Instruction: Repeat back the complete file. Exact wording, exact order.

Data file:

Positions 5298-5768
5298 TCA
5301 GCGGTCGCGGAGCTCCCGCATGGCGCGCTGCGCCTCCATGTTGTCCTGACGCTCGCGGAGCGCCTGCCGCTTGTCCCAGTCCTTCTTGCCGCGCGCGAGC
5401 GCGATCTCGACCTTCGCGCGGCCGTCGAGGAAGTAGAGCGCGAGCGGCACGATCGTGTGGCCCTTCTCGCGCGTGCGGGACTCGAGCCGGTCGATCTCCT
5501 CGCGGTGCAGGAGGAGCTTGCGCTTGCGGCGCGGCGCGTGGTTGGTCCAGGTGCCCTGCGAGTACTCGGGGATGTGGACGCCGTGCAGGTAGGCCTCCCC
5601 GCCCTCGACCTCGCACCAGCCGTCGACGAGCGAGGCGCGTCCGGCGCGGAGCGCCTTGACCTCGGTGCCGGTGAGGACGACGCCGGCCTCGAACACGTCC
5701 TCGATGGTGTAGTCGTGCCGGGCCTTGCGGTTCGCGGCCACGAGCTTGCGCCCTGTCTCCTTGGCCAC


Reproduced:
Positions 5298-5768
5298 TCA
5301 GCGGTCGCGGAGCTCCCGCATGGCGCGCTGCGCCTCCATGTTGTCCTGACGCTCGCGGAGCGCCTGCCGCTTGTCCCAGTCCTTCTTGCCGCGCGCGAGC
5401 GCGATCTCGACCTTCGCGCGGCCGTCGAGGAAGTAGAGCGCGAGCGGCACGATCGTGTGGCCCTTCTCGCGCGTGCGGGACTCGAGCCGGTCGATCTCCT
5501 CGCGGTGCAGGAGGAGCTTGCGCTTGCGGCGCGGCGCGTGGTTGGTCCAGGTGCCCTGCGAGTACTCGGGGATGTGGACGCCGTGCAGGTAGGCCTCCCC
5601 GCCCTCGACCTCGCACCAGCCGTCGACGAGCGAGGCGCGTCCGGCGCGGAGCGCCTTGACCTCGGTGCCGGTGAGGACGACGCCGGCCTCGAACACGTCC
5701 TCGATGGTGTAGTCGTGCCGGGCCTTGCGGTTCGCGGCCACGAGCTTGCGCCCTGTCTCCTTGGCCAC